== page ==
Stuart McLean leads a charmed public life. He hosts a radio program on CBC that reminds us of the quirky wonderfulness of being Canadian, and being human.
My husband bought me Secrets From the Vinyl Cafe for Christmas. I read it in large bites, often at the end of the day when I picked it up looking for respite- and finding it within these pages.
What's great about the book isn't the writing (although it's very good), it's the feeling. Tone, voice. McLean nails it on nearly every story.
Oh, yeah, the book is a composite of stories about people who live in the same town. The secrets are often funny, sometimes absurd, but always human. And that's why these stories stand out in today's marketplace. There is a Paul Harvey feel, a Norman Rockwell tone that one never quiet gets tired of. In fact, there were times I found myself looking forward to joining these characters again, to see what's next. There is a calm gentleness to the series that you don't find often anymore. I'm not complaining. I don't think every book should be like this one. I'm just very glad there are books like this around still.
It was a Christmas of secrets. From those found at the Vinyl Cafe, to those found in the pages of PostSecret.com's newest book A Lifetime of Secrets. Not strictly fiction, not strictly non-fiction, the book is a collection of postcards each of which contains a single secret. The artwork is enough to make you want to read the book. More than a foray into voyeurism, this collection (and the other three postsecret.com books, which I also received, all from my wonderful hubby), is a journey into what was, what is, and what could be about being human. I include it here because I think it deserves to be talked about, but also because I think the postcards contain enough fiction to count. Sometimes the secret is that they wish the thing they write about really was their secret (I suspect). Anyway, it's lovely and should be read. You can check out new secrets each Sunday at www.postsecret.com.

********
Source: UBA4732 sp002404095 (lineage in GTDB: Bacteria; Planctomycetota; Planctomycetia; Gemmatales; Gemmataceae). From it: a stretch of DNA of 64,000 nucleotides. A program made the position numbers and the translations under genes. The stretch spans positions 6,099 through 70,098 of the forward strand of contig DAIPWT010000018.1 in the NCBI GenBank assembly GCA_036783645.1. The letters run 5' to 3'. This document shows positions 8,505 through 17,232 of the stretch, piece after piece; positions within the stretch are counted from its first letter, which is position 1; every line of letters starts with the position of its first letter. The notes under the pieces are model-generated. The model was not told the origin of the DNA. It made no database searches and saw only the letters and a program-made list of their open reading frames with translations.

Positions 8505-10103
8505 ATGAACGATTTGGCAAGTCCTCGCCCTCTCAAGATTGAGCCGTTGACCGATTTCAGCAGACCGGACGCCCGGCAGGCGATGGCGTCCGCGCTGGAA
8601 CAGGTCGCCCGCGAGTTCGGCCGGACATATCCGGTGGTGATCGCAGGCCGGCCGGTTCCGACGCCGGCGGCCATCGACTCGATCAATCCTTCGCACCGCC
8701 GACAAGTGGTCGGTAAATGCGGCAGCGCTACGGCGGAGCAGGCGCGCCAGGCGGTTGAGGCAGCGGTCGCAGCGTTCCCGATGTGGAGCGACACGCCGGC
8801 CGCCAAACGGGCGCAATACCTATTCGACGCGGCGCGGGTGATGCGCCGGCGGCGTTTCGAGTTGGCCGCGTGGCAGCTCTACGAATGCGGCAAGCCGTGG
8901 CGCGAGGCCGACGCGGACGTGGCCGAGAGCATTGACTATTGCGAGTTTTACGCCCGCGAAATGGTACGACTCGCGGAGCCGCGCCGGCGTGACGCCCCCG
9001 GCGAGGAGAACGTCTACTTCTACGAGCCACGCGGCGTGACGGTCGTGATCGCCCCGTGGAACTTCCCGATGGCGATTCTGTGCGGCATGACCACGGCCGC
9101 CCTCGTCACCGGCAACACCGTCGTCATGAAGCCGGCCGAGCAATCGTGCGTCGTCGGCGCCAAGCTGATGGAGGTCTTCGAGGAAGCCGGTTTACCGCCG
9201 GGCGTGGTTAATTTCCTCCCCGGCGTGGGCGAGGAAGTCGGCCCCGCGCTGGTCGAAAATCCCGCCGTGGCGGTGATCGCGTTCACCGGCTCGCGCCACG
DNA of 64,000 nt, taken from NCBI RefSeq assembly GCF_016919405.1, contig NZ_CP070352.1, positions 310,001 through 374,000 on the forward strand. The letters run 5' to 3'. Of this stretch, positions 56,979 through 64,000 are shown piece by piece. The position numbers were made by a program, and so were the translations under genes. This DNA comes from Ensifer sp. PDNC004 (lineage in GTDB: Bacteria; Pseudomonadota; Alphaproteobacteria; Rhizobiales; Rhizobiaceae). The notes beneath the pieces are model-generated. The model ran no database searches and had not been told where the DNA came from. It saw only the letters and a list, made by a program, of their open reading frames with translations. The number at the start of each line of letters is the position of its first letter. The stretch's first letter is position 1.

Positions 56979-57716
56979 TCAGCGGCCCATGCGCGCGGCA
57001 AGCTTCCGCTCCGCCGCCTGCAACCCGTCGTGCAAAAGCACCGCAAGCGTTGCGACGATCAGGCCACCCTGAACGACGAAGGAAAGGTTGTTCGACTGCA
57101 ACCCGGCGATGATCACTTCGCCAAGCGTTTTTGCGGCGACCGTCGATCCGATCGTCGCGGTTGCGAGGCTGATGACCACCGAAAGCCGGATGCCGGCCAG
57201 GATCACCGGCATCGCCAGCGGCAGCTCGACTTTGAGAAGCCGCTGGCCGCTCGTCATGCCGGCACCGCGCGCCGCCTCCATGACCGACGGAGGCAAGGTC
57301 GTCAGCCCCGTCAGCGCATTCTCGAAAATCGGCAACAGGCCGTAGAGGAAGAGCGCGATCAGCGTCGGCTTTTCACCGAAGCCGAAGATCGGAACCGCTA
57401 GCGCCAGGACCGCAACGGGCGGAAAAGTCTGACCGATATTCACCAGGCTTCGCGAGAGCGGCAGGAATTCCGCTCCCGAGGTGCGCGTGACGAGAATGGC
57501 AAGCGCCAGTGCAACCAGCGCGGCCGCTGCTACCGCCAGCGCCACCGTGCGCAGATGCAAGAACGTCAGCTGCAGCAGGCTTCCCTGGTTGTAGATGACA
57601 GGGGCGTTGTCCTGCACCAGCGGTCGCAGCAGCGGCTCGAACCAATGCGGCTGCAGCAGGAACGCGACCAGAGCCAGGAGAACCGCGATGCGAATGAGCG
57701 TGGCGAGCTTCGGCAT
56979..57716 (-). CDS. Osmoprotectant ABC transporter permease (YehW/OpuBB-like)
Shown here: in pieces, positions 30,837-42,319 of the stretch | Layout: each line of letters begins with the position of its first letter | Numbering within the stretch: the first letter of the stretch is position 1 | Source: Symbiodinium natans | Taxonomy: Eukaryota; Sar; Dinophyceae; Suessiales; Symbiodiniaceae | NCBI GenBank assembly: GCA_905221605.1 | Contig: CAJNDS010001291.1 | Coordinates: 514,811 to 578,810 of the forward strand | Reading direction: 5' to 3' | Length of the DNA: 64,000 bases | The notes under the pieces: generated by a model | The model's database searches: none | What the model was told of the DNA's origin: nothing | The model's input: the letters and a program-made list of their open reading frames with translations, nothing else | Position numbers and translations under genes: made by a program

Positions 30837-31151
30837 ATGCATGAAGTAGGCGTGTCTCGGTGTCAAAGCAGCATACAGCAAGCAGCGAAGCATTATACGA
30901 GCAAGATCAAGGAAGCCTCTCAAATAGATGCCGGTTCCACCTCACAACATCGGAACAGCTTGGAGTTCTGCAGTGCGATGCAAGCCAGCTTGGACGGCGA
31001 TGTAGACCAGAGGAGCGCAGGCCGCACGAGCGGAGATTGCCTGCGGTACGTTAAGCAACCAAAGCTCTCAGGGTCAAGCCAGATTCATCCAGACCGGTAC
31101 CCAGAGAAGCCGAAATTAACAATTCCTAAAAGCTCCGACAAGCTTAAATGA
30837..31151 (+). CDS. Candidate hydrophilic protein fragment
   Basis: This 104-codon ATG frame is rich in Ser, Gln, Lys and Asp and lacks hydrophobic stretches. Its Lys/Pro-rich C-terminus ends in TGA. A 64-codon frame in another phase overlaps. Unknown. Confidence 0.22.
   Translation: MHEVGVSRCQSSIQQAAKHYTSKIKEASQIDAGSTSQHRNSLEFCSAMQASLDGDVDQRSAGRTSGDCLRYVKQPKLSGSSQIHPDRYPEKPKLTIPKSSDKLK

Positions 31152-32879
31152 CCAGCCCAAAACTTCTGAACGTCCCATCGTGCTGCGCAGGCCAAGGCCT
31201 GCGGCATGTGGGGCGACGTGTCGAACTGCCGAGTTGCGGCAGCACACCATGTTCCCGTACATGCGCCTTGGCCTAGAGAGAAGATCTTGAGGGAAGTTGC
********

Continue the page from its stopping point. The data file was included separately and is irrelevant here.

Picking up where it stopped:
Both these books serve as inspiration for my writing. As I contemplate a book series based on my short story The Stuckville Cafe, I draw both inspiration from McLean, and hope that a book about the quirky, but, ultimately quiet lives of human beings can be enjoyable and successful in today's Marketplace (I feared I may have come to the party too late). From the PostSecret books I pull inspiration for characterization. It's a reminder to ensure no character is flat, or one dimensional. Everyone has secrets (I have written about secrets in a previous post you may enjoy, just scroll down from this post), and every secret, in one way or another, plays out in public.